As a big fan of Lemony Snickett, I decided I had to give this a try.  That coupled with the fact that it was the January Community Book Discussion at our high school got me to continue reading after being slightly disappointed with the first several chapters.  It seemed 'common'.  Whether or not it will be memorable in my mind in a year or two is still unclear, though I think it will be, at least attached to the name, Lemony Snickett. As our discussion played out I began to focus on the most telling part of The Bad Beginning and all the Snickett files.  It was the characters' backbone or lack there of that is maybe the most memorable part of those tales.  Certainly we wonder why there is no one around to help the children.  Is there really not one single adult willing to stand up for them? Willing to not only believe they are in trouble, but able to do something about it

It took several chapters, but eventually I began to see this similar theme in Why We Broke Up.  Handler, not Snickett, puts us back in the same place.  A situation where we seem to be stuck due to characters that aren't willing to stand up for themselves or their friends.  We arrive in a relationship with a boy who is a complete idiot, and we end up enduring the relationship because we are not strong enough to stop it and our mother and friends can't make us see how harmful the relationship is or at least will be.  

The book began to make me draw lines in the sand.  Where am I willing to go? What am I willing to say for a friend? How loud am I willing to shout to stop a behavior that just isn't right? And if my voice isn't heard amongst all the insanity that we call mainstream culture, what am I willing to try to do to stop all that insanity? Am I willing to write a book? Am I willing to start a website called, The Why We Broke Up Project? How do we help people from engaging in harmful relationships? How do we help them get out? When do we develop enough character, a loud enough voice, that we can clarify situations for ourselves and our friends?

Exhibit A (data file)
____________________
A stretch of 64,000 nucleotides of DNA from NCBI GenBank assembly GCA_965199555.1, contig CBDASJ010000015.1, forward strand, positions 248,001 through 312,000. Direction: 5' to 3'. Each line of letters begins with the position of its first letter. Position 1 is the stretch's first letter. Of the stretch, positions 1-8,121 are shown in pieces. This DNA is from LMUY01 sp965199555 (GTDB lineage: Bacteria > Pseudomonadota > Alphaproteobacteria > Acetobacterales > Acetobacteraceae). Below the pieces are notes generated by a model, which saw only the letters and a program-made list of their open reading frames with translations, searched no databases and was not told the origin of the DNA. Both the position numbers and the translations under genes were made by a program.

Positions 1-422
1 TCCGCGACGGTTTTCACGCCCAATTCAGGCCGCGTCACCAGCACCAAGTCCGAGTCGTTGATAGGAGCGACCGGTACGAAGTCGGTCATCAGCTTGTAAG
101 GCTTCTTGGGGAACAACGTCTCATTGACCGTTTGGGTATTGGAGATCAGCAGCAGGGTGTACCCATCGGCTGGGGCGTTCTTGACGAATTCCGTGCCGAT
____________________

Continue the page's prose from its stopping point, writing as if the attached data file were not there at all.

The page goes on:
Lines in the sand can be easily erased.  Sometimes they probably should be.  But sometimes we need those lines to guide us.  Lines that help us help the Baudelaires.  That's what those lines are about.  Those lines can guide us when there are too many voices to hear clearly.  Those lines allow us to stand when we can't think.  Those lines enable us to go in the right direction.  Those lines spoke to us and are important to us for whatever reason.  We should listen to those lines.  They build character.  Give us voice.  Characters that people want to befriend.  Voices that people will listen to.

Wednesday, January 9, 2013

We have come to the point in our history that the Trekkies (Star Trek lovers) have long since known as one of the most poignant times in human civilization.  It is the time depicted in that science fiction when the world has a choice to allow information to be free.  Why would we do this? Why allow everyone equal access to ancient texts and modern manuals? The answer is rather simple and in science fiction it plays out that free information is able to create a second Renaissance.  A time when innovation is unrivaled because there are countless more minds allowed to use the information that we as a society have compiled.  

Imagine the original, state of the art thinking with access granted to all.  Millions of minds all working together to figure out the puzzle.  Little nuances that people outside the field might add to the thought process.  In Orson Scott Card's Pastwatch he argues that peoples indigenous to Central America might have better been able to repel the Europeans if they had worked together to create things like larger ocean going vessels.  He suggests that a tribe that had good boat design but no metal work couldn't create a ship large enough to go far to sea.  But, a neighboring tribe, that did have the metallurgy necessary to allow for the strength needed to create larger framed boats, working with the first tribe, together would have been able to create boats to repel Europe's navies.